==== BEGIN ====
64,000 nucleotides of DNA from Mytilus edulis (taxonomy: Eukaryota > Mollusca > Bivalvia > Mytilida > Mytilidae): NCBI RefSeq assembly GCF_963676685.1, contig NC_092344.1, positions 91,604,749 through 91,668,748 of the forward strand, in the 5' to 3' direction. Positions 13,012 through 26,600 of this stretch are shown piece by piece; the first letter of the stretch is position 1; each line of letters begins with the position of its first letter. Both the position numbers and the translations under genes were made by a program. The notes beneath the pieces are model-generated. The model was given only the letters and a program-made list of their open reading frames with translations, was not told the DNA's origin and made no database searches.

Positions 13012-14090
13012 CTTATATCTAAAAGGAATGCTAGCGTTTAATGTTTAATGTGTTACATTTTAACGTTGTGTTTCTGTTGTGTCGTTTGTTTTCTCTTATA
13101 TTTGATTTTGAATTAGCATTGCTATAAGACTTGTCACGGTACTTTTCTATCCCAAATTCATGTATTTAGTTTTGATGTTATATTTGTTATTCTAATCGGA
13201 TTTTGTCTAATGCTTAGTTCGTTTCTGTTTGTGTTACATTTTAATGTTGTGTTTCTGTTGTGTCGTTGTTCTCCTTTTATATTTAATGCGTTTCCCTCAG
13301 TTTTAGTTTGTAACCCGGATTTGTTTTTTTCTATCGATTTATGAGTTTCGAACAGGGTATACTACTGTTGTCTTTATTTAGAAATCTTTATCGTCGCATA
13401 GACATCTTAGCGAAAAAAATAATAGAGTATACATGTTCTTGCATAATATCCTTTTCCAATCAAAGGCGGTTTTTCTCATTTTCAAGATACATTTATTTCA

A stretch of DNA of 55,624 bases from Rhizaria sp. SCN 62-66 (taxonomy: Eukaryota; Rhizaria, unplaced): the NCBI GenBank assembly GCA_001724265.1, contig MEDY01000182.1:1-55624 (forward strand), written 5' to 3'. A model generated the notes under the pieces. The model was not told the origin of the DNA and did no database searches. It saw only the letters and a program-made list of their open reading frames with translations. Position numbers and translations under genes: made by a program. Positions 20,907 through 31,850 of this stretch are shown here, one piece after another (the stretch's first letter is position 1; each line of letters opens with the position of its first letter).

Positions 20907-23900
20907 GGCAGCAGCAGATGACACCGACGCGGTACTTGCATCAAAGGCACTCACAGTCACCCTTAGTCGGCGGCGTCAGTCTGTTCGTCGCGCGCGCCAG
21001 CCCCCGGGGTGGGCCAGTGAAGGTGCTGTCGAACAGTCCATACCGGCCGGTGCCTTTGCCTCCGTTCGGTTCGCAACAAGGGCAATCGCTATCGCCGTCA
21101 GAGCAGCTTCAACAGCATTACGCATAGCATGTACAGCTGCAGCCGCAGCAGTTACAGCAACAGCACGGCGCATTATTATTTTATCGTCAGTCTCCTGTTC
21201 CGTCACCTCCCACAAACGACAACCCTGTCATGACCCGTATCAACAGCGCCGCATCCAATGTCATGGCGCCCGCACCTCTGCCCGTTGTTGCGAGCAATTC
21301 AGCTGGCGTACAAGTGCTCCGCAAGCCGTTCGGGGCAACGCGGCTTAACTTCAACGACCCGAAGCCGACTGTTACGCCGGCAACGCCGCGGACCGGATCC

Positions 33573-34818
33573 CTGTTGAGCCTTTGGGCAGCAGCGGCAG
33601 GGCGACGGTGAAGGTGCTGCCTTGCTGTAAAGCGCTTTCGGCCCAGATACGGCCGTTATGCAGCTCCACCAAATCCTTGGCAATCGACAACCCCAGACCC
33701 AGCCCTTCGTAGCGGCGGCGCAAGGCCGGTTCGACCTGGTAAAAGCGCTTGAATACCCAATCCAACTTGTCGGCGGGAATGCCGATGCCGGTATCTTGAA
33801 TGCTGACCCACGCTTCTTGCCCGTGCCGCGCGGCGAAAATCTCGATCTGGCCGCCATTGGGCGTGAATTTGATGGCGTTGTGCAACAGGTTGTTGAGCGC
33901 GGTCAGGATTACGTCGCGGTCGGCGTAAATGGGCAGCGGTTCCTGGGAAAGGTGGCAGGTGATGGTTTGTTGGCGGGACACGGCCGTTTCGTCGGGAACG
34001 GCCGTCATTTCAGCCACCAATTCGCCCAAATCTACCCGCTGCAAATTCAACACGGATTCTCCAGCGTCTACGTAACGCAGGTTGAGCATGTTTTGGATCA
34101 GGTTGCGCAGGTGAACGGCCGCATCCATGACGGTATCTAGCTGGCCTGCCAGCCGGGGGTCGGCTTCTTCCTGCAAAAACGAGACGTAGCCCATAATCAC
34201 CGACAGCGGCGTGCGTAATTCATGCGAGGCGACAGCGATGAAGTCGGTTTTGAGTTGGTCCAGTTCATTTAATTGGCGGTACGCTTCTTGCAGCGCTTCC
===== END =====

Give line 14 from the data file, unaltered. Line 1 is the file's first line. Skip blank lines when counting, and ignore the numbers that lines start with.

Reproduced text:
21301 AGCTGGCGTACAAGTGCTCCGCAAGCCGTTCGGGGCAACGCGGCTTAACTTCAACGACCCGAAGCCGACTGTTACGCCGGCAACGCCGCGGACCGGATCC